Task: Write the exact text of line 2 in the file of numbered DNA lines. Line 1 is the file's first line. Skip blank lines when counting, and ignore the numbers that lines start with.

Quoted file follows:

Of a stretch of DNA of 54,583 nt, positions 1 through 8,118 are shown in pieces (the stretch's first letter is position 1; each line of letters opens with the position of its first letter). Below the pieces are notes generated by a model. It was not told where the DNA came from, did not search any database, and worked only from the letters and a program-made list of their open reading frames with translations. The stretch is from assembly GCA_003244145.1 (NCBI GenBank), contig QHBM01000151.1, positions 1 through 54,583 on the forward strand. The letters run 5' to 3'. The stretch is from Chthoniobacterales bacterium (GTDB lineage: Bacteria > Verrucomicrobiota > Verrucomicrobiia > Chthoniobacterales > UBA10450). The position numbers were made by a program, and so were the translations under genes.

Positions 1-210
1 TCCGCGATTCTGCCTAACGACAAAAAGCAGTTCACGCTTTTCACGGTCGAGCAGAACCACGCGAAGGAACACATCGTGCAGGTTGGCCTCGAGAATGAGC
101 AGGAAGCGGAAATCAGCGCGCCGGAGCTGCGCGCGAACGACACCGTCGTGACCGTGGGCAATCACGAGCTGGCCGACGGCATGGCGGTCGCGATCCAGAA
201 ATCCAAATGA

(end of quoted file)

Positions 1-210